- There was a community member proposal to construct a shared use path, in switchback form, down the hillside adjacent to Swinburne Street in South Oakland connecting to the Junction Hollow Trail, to reduce what is currently a circuitous path for bicycle commuters to/from South Oakland.
- There has been community interest in a bicycle connection from the Eliza Furnace Trail at South Oakland's edge to Brady Street in Uptown/Bluff and up to Forbes Ave and Fifth Ave near the Birmingham Bridge.
Each new bike facility segment should extend far enough to close a significant network gap or reach a significant cycling destination. New segments should avoid endpoints that force cyclists to use cautionary bike routes. Because many facilities require reconfiguration of the street section and/or some additional right of way, it will be important to coordinate them with other street improvements (addressing elements like pedestrian safety, street trees, and parking) and engage major adjoining property owners, residents, and district organizations as partners where appropriate.
The following three corridors identified on the proposed bicycle network are key connections that should be prioritized for implementation over the next 10 years. These corridors, when combined with the two-way cycle track to be constructed on Fifth Avenue, will create continuous connections via protected bicycle facilities between Schenley Park, the Eliza Furnace Trail, and south and central Oakland.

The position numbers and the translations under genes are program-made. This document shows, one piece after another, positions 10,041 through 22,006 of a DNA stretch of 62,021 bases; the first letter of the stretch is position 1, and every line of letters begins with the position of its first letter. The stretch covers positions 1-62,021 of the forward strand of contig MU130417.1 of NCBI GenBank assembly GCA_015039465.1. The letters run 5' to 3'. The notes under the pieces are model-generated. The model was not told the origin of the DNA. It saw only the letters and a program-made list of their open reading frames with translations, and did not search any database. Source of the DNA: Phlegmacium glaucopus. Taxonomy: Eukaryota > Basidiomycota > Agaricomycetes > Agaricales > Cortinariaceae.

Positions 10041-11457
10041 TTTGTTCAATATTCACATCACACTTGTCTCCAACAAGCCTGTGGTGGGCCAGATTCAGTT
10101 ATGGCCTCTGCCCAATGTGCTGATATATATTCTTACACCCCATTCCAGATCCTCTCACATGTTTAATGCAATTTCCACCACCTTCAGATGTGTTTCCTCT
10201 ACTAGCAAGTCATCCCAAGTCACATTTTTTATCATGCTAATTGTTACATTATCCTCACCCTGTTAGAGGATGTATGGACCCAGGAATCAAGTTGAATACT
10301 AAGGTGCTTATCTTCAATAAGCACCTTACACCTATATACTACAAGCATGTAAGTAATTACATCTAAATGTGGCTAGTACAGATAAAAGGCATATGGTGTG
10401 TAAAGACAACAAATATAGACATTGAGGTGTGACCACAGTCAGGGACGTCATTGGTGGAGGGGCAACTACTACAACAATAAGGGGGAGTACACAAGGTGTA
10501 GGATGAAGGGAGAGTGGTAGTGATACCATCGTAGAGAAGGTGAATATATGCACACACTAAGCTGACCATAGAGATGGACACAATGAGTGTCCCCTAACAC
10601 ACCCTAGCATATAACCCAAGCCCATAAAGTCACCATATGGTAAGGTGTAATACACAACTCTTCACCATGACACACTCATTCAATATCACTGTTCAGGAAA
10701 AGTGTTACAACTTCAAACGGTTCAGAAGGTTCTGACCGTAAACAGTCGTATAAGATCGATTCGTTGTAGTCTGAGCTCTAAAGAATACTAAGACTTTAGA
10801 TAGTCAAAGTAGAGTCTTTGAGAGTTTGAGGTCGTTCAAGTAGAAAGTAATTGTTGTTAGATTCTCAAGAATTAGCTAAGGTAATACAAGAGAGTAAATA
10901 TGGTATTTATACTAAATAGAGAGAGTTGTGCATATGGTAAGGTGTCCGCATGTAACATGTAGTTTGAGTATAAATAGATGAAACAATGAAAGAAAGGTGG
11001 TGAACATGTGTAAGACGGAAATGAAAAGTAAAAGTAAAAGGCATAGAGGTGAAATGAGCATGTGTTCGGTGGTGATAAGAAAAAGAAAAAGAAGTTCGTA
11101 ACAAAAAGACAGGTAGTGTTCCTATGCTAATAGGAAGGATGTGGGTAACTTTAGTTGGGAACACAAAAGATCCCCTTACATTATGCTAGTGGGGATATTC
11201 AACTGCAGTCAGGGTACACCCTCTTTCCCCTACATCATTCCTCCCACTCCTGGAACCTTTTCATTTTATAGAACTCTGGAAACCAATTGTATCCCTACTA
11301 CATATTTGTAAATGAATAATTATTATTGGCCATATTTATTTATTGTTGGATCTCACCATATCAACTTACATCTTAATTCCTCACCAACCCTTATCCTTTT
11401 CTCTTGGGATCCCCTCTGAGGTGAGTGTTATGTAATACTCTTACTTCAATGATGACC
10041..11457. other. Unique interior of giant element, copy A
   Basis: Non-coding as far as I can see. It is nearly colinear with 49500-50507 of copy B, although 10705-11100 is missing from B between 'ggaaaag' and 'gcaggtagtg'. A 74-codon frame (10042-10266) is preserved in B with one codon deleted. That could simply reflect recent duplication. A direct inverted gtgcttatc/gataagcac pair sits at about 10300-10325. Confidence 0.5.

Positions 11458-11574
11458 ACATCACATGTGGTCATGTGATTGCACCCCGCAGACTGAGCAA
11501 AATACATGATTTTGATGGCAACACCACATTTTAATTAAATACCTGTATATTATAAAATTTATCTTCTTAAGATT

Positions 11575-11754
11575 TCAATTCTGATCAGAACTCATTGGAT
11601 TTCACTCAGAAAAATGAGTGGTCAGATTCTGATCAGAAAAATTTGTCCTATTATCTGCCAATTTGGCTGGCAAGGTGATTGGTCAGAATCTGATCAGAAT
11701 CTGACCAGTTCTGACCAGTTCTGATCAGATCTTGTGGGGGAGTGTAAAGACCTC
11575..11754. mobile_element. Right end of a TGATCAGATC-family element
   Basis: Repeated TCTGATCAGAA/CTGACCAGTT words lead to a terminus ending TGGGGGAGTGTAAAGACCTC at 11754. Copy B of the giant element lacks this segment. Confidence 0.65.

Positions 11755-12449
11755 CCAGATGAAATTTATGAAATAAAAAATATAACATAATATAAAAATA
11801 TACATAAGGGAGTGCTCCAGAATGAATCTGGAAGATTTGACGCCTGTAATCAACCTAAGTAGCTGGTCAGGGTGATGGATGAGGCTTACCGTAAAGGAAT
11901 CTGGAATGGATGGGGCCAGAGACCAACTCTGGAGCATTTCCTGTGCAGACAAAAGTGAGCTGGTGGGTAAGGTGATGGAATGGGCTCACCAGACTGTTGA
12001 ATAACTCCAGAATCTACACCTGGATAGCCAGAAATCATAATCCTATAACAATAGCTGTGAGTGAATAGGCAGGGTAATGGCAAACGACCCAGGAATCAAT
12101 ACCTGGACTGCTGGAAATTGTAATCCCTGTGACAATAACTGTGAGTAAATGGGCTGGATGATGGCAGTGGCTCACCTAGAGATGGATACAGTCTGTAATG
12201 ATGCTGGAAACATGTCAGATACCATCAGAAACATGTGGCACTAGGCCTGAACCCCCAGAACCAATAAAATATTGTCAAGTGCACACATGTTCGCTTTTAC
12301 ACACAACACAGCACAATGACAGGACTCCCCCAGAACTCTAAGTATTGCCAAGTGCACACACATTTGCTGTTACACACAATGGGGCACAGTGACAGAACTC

- Bates Street from Eliza Furnace Trail to McKee Place:
- PennDOT’s design project is underway for Bates Street south of Boulevard of the Allies to widen the street and incorporate bicycle facilities. A sidewalk-level or protected two-way facility with a new direct connection to the Eliza Furnace Trail is preferred for this segment.
- The two-way protected bicycle facility on Bates Street should be extended north of Boulevard of the Allies to connect to the proposed two-way cycle track on McKee Place. This can be combined with future redevelopment around Zulema Street.